For a lot of little girls, going to see the local production of “The Nutcracker” is the highlight of the holiday season. If you’re a very lucky girl you get to see “The Nutcracker” performed by a premiere ballet company–and in New York that’s generally thought to be the New York City Ballet’s iconic production at Lincoln Center. But the American Ballet Theatre’s new production of the classic at BAM in Brooklyn is giving the NYCB’s version a run for its money.
Alistair Macaulay, the Times dance critic says “the central marvel of Alexei Ratmansky’s ‘Nutcracker’…lies in its vision of adults as the transformed potential future of the children who carry the story.” I have no idea what that means (even the headline of his review, “What if You Could Meet Yourself as an Adult? These Children Do,” still has me scratching my head). But I got to see the show for the second year in a row with a bunch of fashion types and their adorable children–Arizona Muse and her unbelievably beautiful son Nikko were sitting right in front of me–and I loved it. Ratmansky’s interpretation of the classic is whimsical and at times laugh-out-loud funny.
Part of the delight in going to see the ballet, and in seeing “The Nutcracker” in particular, besides the dancing and music of course, is the costumes. At NYCB they use the versions of the same costumes they’ve been using every year since 1954. Costume designer Richard Hudson has a fresh take on the iconic roles.
We asked him about his approach to costuming such a classic–and sometimes staid-ballet.
Fashionista: How did you take on this new version of “The Nutcracker”? Why do the characters look the way they do?
Richard Hudson: Right at the start Alexei Ratmansky and I decided we wanted to set Act One in the Biedermeier period, in Austria or Northern Germany. I had seen a huge exhibition of clothes, furniture, paintings and objects from this period at the Albertina in Vienna a couple of years ago. I was particularly struck by the extraordinary use of colour, and this was very influential. I researched the period thoroughly, and almost every costume is based on a watercolour, etching, print or portrait of the time. The Nutcracker Prince and the Toy Soldiers are Napoleonic in style; the Cook’s costume came from a wonderful portrait of a chef in the National Portrait Gallery in London.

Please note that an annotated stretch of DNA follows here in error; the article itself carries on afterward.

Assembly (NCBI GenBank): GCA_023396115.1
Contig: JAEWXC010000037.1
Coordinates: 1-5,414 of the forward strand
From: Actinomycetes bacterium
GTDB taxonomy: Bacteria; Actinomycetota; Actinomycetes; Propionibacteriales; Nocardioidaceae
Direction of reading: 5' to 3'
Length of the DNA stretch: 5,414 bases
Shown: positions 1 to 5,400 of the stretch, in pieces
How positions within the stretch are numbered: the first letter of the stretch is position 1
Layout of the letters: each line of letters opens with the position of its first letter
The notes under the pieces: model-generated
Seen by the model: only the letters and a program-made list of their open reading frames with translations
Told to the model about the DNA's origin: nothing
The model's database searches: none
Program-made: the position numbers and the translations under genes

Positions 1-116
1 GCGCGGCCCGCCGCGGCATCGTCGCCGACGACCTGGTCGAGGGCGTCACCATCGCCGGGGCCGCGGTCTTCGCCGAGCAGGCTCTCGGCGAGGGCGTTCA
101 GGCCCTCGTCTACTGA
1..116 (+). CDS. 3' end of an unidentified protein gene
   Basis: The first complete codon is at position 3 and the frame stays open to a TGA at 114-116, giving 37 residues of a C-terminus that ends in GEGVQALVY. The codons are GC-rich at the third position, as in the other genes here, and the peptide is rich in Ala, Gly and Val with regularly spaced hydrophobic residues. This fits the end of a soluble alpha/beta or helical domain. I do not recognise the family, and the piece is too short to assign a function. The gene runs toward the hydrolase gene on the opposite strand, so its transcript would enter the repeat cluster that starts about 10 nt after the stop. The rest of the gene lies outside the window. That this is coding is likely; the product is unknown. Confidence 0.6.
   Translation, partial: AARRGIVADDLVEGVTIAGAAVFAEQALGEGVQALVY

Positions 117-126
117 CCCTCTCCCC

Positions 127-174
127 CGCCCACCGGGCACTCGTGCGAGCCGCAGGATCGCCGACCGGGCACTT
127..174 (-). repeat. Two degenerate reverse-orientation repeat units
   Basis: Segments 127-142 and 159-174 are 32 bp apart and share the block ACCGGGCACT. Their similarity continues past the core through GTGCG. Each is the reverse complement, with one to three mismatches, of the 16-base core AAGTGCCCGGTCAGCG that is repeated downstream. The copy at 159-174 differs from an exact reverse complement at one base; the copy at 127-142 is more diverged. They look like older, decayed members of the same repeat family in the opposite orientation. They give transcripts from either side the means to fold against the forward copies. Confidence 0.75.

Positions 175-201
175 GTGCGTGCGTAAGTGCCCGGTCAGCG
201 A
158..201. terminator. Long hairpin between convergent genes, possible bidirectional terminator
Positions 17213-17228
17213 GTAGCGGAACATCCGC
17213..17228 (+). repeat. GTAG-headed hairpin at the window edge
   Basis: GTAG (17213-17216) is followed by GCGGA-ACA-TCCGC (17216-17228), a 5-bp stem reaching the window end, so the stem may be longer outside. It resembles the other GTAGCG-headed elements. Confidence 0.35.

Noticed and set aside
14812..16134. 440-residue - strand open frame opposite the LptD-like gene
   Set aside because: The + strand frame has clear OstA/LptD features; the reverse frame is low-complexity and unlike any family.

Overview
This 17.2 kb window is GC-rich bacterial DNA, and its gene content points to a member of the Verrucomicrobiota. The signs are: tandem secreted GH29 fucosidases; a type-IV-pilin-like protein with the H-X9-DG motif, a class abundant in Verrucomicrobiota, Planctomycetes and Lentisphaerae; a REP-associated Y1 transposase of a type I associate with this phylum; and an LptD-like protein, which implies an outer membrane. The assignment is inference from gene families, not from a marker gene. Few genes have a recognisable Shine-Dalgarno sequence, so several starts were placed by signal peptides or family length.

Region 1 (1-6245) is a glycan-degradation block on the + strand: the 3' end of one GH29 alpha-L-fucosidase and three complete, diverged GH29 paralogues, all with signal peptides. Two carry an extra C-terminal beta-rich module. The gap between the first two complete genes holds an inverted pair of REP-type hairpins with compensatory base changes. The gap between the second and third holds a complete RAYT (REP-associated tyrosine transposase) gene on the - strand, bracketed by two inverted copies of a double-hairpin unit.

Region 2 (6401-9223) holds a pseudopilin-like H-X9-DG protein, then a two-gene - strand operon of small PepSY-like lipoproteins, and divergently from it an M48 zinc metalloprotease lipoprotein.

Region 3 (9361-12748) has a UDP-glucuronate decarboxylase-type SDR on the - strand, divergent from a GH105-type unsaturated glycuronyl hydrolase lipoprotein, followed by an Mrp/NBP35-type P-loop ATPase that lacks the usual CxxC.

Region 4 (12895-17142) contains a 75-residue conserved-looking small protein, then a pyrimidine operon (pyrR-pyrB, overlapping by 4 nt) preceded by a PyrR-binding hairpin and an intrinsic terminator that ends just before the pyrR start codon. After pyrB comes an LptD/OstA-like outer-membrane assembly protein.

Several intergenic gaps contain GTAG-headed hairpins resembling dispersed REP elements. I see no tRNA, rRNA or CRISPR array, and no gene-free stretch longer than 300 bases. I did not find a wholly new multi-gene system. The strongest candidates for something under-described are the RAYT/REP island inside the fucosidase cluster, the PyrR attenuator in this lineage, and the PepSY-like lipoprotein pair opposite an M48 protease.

I decided to make the Mice white. Alexei wanted them to be menacing, and I think there is something particularly nasty about white mice with their little pink eyes, pink fingers, feet and tails. The Rat King in the original story by E. T. A. Hoffmann has seven heads, so our Rat King has too. Likewise, Alexei wanted the Snowflakes to be dangerous – hence the spiky, glacial headdresses and glistening ragged tutus.
The costumes didn’t seem all that scary!
In contrast, Act Two needed to be other-wordly, of no particular period, and exotic. The costumes for the Sugar Plum Fairy, her attendants and the Major Domo were inspired by the costume designs of Leon Bakst for The Ballets Russes, and 17th century Court Masque costumes from Versailles. The colors for all the costumes in this act were influenced by the metallic foil wrappings of old-fashioned sweets, marzipan, pistachio, Sicilian ice-creams and cakes and sugared almonds. I wanted the Waltz of the Flowers to look like a bouquet of Peonies, with frilly, densely layered petals flushed a deep fuschia pink in the centre and grading to a paler pink on the outer petals.
So what’s up with those hysterical bees with the blue lipstick in the second act?
Alexei wanted bees in the Waltz of the Flowers–I think it may be a tradition in Russia. The costumes were dictated by the choice of fabrics–the Bees tights are made of stretch velvet and their coats with wing-like tails are made of a knobbly, slightly hairy brocade. I wanted them to have the soft, plush but also hard, shiny quality that bees have, and to be both menacing and delightful.
Take a look at Hudson’s sketches and costumes from the show. Have you seen “The Nutcracker” yet?